Re: What about forriners?
"Just like China, Russia has not quite got the idea of democracy at all . . ."
Just the opposite - they understand democracy quite well, which is why they won't have a bar of it.
Both countries operate on a relatively simple principle, which is to control what the public knows. The reason for doing so is again simple - to control what the public think. North Korea does the same thing, but even more completely.
And it works.
You only have to look at a recent survey that showed that 80% of Russians apparently believe that MH-17 was shot down by the Ukraine, rather than (as is almost certainly the case,) Russian separatists equipped, funded and supported by the Russian Government.
Freedom of speech is essential for freedom of thought - a concept that was explored by Orwell in Nineteen Eighty-Four. If you control speech, you control the people.
That's not always 'bad', because some thoughts we do want to at least curb, such as persecution of minorities. This is seen in 'hate speech' laws. I am not necessarily suggesting it is a great idea or that those laws can't be misused but the very basis of civilisation is a compromise between laws and freedom. In effect, all laws limit freedom in one was or another but that can be considered a good thing when the goal is the increase in the well-being of those the laws apply to, as a whole.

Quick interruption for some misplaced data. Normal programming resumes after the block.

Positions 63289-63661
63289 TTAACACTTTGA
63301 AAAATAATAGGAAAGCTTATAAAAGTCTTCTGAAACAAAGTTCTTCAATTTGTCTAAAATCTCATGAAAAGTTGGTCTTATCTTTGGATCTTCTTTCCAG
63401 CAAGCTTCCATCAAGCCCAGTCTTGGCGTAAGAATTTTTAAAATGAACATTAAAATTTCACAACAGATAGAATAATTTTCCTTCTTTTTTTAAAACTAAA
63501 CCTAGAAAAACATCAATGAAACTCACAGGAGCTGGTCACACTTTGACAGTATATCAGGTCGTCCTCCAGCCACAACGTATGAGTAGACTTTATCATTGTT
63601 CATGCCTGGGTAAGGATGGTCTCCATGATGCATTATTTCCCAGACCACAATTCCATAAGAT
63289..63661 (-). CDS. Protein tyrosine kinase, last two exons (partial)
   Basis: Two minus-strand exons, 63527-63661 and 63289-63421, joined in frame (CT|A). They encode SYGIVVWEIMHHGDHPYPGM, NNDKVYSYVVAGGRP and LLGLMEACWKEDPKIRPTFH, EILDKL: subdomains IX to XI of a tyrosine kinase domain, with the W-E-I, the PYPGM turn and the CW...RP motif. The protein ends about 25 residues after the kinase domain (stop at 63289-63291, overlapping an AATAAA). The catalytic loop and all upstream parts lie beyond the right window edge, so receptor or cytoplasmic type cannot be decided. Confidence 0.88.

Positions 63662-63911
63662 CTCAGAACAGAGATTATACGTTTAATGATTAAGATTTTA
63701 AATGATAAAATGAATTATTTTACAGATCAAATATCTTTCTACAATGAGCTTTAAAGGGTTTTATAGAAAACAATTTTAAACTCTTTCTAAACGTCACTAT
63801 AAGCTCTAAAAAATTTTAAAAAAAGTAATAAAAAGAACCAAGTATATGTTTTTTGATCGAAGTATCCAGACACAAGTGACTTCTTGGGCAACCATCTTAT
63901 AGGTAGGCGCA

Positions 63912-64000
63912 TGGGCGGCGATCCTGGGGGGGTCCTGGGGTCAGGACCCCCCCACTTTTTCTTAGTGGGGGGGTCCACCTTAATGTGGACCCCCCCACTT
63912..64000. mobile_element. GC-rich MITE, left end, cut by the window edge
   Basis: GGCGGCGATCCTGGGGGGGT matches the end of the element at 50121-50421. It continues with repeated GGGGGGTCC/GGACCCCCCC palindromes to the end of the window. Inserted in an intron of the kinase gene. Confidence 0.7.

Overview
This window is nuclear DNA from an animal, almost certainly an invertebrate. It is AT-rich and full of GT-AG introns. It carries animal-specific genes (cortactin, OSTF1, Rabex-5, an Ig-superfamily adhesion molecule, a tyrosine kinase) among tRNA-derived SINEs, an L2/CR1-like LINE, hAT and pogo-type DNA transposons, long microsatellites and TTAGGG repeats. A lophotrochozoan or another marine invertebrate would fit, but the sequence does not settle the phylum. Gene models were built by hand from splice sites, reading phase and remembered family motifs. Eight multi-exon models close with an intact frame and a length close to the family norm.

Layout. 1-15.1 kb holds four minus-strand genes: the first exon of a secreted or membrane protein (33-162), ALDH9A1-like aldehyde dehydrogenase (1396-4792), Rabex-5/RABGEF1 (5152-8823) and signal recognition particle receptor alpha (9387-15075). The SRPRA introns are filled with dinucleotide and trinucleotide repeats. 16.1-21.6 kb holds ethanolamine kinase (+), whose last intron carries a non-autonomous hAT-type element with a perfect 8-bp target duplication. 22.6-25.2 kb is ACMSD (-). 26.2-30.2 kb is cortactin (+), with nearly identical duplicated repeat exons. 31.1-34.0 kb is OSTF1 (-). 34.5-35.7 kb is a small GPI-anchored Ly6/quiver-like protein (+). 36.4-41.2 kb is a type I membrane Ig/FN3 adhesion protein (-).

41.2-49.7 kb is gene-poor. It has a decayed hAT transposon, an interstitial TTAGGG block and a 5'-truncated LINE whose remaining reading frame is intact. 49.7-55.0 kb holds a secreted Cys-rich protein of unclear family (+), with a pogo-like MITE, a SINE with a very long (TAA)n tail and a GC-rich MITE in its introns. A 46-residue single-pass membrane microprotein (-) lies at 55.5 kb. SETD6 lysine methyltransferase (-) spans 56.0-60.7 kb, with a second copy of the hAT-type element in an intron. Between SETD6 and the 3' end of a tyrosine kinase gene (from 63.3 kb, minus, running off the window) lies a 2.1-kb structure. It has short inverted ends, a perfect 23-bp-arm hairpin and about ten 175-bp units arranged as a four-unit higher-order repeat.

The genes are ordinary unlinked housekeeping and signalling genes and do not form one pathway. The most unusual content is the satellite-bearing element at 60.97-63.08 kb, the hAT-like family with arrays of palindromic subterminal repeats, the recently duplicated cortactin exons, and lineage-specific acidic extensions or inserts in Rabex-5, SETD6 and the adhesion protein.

Restricting my 'freedom' to steal from someone may disadvantage me but on the whole, society is better for it. Freedom of speech is a very thorny instance of this, however and any laws affecting it must be crafted and limited very carefully to avoid a slippery-slope.
Another one of my diversions but, for once, I am sober.
The Cliff's Notes version is that, while we must accept the loss of some freedoms for the sake of a harmonious society, you should be wary of anyone who looks to restrict what you can say because they are likely to want to restrict what you think and thus what you do.
As an explanation, I am a big, big fan of free speech and I think that only the most utterly excessive and abhorrent instances should be even in the crosshairs, and even then, only when directly specifically at someone. Merely ranting on a blog that you think that <insert racial group here> is <insert vile insult here> is not protected (in my view). Going out and saying it directly to someone of that nationality while adding that they, their family and their entire race should be beaten and killed is across the line and you have impacted that person's freedom to live a relatively unmolested life.
Needless to say, the desire to prevent people 'promoting homosexuality' or 'spreading rumours' doesn't quite meet the test.